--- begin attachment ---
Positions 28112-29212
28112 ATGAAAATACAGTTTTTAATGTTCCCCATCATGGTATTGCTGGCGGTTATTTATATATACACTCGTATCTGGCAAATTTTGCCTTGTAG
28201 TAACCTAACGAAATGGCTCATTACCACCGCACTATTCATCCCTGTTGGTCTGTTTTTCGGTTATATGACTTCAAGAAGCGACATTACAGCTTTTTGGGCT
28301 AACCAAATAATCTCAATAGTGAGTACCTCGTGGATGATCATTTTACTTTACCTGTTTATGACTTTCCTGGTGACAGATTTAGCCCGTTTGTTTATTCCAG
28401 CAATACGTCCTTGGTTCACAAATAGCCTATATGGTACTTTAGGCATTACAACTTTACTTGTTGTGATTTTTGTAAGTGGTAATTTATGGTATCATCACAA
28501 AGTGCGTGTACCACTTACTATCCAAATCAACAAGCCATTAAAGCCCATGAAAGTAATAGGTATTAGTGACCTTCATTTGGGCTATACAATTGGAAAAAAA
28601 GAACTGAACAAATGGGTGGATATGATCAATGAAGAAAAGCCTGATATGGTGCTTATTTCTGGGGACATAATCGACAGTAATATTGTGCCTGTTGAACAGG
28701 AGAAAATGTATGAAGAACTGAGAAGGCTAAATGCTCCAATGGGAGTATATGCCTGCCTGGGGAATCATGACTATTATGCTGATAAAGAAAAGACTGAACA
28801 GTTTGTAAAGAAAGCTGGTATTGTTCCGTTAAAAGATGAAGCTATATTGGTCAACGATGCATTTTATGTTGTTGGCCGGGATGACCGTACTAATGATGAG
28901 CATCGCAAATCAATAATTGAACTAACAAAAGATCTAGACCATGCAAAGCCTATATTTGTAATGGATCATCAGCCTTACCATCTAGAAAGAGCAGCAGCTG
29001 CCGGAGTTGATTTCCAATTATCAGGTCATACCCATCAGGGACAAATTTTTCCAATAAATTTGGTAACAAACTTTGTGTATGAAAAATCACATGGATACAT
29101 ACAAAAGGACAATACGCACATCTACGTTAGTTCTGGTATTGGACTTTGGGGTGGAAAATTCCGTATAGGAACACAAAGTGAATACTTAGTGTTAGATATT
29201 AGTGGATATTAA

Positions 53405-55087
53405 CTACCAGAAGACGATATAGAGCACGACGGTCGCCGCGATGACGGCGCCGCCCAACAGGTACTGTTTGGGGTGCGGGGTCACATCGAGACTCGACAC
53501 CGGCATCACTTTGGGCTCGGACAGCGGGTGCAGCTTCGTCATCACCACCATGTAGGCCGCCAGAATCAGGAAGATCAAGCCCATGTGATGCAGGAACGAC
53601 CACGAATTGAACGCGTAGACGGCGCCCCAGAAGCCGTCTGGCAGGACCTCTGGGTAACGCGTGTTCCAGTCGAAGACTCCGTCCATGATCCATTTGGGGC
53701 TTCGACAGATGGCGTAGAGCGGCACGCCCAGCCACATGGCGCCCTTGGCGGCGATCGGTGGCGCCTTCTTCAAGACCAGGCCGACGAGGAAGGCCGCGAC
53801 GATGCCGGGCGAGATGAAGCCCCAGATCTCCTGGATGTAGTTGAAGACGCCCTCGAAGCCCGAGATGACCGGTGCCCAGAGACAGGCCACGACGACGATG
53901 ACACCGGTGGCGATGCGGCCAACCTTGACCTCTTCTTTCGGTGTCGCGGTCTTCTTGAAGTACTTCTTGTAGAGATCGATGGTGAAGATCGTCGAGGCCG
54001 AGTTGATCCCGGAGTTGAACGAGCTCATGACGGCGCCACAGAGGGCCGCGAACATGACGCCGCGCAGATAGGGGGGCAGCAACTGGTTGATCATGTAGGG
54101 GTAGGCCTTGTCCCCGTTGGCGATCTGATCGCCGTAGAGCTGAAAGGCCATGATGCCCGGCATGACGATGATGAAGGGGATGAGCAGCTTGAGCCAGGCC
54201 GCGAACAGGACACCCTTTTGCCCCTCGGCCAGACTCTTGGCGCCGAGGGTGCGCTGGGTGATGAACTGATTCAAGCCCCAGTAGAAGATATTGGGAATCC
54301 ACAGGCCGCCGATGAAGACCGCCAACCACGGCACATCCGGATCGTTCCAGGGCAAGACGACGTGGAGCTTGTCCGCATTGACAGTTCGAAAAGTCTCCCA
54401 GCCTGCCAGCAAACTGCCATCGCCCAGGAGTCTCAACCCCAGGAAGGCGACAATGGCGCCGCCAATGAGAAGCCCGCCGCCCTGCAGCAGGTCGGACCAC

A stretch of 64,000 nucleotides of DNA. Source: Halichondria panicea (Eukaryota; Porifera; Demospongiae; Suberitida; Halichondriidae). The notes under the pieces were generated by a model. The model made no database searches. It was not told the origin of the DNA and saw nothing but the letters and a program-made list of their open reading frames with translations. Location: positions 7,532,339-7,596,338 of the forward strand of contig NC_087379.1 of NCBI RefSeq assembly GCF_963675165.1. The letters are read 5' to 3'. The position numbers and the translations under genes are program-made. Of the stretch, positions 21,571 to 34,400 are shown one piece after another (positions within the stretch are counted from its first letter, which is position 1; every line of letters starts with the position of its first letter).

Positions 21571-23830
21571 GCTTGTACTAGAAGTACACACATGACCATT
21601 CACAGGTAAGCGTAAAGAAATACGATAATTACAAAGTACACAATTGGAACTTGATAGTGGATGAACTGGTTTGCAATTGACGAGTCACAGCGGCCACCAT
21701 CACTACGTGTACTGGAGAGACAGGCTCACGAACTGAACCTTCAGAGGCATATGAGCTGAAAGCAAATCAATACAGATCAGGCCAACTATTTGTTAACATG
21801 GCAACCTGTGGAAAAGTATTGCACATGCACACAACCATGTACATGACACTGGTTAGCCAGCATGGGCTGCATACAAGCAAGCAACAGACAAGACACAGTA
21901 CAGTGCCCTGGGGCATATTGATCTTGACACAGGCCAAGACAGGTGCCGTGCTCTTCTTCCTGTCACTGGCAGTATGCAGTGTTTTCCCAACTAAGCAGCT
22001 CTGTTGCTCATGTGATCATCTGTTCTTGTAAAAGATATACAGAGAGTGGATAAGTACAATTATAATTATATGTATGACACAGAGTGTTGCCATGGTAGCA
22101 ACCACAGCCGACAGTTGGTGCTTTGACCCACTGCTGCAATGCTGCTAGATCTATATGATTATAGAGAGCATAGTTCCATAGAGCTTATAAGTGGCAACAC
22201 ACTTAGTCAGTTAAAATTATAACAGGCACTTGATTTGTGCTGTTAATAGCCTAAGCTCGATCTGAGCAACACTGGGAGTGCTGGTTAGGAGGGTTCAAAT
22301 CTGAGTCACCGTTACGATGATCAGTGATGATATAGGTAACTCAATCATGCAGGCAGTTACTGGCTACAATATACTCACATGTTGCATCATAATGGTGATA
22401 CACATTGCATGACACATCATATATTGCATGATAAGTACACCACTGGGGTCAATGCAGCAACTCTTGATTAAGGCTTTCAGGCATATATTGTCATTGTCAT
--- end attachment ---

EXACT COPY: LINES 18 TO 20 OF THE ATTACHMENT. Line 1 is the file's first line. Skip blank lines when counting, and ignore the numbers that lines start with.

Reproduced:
53701 TTCGACAGATGGCGTAGAGCGGCACGCCCAGCCACATGGCGCCCTTGGCGGCGATCGGTGGCGCCTTCTTCAAGACCAGGCCGACGAGGAAGGCCGCGAC
53801 GATGCCGGGCGAGATGAAGCCCCAGATCTCCTGGATGTAGTTGAAGACGCCCTCGAAGCCCGAGATGACCGGTGCCCAGAGACAGGCCACGACGACGATG
53901 ACACCGGTGGCGATGCGGCCAACCTTGACCTCTTCTTTCGGTGTCGCGGTCTTCTTGAAGTACTTCTTGTAGAGATCGATGGTGAAGATCGTCGAGGCCG